Nearsightedness is a very common vision problem. Around a third of the U.S. population is nearsighted. An exam by a Wear Eyewear optometrist in our Chicago or our Orland Park office will reveal whether you have this disorder and how to best treat it.
What is Nearsightedness?
The medical term for nearsightedness is myopia. People with this disorder are able to see close objects clearly. However, those at a distance are blurry. Many nearsighted people have trouble seeing a TV screen or viewing projected presentations.
Nearsightedness occurs when an eyeball becomes too long as a child develops or when there is too much curvature in the cornea. Patients with myopia experience blurred distance vision because light rays converge at a spot in front of the eye’s retina instead of on its surface.
Researchers have not found an exact cause of myopia. They know that a family history of this eye problem predisposes a person for developing it. Individuals who use their eyes for a lot of close work are more at risk than average for developing nearsightedness. Health disorders such as diabetes can cause it to appear in adults. The vision specialist who typically treats myopia is a doctor of optometry or optometrist.
How Does a Doctor Correct Myopia?
The goal of treating nearsightedness is causing light to focus on the patient’s retina. A doctor accomplishes this with lenses to correct vision or with refractive surgery.
Patients today have a greater selection than ever of corrective lenses. They include glasses with fashionable frames and with lenses that are single-vision for distance correction, bifocal, trifocal, or just for reading. Contact lenses available various styles and types are a good choice for many patients.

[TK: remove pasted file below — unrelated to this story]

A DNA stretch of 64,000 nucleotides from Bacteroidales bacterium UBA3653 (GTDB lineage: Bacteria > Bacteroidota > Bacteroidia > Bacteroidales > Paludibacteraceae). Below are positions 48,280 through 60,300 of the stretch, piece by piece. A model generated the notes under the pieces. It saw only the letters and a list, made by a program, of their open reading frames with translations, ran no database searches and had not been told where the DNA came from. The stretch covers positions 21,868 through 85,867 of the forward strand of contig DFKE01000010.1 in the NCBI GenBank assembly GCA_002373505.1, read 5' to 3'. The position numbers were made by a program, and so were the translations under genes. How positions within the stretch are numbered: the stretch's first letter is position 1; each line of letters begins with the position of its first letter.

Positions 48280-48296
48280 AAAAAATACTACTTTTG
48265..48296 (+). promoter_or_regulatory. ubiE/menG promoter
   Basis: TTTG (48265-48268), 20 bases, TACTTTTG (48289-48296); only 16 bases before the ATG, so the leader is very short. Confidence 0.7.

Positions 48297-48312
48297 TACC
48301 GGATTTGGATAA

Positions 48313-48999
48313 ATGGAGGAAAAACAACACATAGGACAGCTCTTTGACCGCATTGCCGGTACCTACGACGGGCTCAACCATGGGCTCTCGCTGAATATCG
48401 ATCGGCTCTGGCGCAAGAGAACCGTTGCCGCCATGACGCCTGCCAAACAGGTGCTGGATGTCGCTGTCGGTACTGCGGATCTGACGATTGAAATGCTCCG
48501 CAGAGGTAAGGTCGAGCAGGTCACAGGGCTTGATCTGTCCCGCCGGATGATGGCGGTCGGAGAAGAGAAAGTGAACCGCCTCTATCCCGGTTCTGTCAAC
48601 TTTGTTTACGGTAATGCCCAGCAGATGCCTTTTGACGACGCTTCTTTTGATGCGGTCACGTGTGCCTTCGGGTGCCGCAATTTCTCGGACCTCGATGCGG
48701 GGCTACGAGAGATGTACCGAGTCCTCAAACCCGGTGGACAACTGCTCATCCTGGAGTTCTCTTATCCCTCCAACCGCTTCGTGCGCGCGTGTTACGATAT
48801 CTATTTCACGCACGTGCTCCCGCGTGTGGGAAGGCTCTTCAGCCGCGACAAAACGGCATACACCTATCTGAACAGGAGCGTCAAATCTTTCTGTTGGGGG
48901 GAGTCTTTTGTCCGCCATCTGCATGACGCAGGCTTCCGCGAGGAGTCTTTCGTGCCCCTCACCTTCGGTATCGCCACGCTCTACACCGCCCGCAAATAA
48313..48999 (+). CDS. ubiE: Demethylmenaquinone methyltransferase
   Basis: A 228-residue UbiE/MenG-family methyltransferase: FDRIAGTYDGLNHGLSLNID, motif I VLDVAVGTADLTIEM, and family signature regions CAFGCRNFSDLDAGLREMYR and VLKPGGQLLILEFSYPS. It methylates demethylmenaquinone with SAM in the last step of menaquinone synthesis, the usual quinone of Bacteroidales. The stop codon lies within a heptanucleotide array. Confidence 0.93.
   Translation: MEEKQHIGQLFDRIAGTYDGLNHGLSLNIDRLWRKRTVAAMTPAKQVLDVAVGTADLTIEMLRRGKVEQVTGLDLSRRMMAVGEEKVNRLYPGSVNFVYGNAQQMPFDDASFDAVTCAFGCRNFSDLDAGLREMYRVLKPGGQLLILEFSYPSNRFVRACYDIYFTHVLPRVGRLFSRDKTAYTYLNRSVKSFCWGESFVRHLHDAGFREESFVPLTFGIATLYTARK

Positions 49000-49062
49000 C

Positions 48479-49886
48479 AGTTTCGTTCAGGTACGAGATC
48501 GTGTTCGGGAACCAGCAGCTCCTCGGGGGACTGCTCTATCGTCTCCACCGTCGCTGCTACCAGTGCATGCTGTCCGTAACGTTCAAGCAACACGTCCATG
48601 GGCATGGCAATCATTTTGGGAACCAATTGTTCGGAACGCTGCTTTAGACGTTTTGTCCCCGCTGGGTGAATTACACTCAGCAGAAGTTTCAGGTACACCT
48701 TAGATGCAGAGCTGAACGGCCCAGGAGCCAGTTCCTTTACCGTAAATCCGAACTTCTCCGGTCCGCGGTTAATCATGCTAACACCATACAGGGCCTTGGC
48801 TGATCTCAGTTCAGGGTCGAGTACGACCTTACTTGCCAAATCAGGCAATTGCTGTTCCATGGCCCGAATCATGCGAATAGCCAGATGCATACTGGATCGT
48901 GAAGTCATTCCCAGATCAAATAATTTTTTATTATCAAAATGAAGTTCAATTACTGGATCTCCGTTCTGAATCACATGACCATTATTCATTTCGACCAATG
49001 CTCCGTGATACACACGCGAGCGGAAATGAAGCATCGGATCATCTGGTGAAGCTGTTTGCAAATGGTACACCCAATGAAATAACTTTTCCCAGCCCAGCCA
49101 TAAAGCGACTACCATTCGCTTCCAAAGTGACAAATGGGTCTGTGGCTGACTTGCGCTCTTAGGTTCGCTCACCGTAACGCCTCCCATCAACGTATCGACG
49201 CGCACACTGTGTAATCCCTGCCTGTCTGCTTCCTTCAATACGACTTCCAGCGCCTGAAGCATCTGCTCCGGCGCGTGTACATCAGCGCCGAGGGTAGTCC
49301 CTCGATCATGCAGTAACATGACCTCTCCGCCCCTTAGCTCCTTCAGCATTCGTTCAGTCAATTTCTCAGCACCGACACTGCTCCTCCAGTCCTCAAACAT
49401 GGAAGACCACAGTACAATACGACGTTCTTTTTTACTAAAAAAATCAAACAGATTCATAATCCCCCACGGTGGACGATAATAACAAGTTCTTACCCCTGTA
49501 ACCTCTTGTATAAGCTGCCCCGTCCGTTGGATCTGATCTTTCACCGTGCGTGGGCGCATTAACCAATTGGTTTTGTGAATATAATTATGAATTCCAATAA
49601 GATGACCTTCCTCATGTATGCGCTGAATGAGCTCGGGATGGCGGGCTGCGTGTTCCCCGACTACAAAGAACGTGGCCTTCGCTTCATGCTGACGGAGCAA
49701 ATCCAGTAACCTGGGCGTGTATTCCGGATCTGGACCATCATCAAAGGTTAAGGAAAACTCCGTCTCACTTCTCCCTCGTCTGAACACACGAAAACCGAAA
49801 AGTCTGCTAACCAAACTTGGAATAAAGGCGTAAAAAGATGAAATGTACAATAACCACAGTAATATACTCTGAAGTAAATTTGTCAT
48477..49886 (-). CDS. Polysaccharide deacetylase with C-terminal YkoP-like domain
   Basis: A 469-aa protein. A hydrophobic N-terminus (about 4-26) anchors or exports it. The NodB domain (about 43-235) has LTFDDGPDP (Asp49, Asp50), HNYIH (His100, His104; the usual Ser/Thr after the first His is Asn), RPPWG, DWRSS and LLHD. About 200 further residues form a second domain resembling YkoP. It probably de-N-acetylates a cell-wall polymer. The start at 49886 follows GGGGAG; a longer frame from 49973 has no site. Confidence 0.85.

Several types of refractive surgery are treatment options for nearsightedness. They include:
- LASIK (laser-assisted in-situ keratomileusis) is a three-step procedure. After creating a thin flap in the patient’s cornea, the specialist removes tissue from its center with a laser to flatten it. This special laser creates no heat. After its use, the practitioner repositions the flap.
- LASEK (laser-assisted subepithelial keratectomy) is another three-step technique. In this procedure, the flap is confined to the thin cover of the cornea. After reshaping and flattening the cornea, the practitioner returns the flap to its correct position.
- PRK (photorefractive keratectomy) resembles a LASEK procedure. However, the specialist removes the cornea’s protective cover, allowing it to regrow to fit the surgically corrected shape of the cornea.
- IOL (intraocular lens) implants fit in front of the eye’s lens after a vision professional surgically inserts them. Less common than other treatments, they could be an option for patients with nearsightedness ranging from moderate to severe. Surgeons also use IOLs to correct vision during surgery to remove cataracts.
Doctors normally perform all of these surgical options on an outpatient basis.
Our doctors of optometry, Jordan Jones, O.D. and Natalie Wozny, O.D., are highly skilled at evaluating your vision and providing state-of-the-art treatment. Call today for an appointment for an exam at our Chicago clinic at 312-255-1212 or at our Orland Park location at 708-349-9327. Patients love our selection of great-looking eyewear and our personalized service.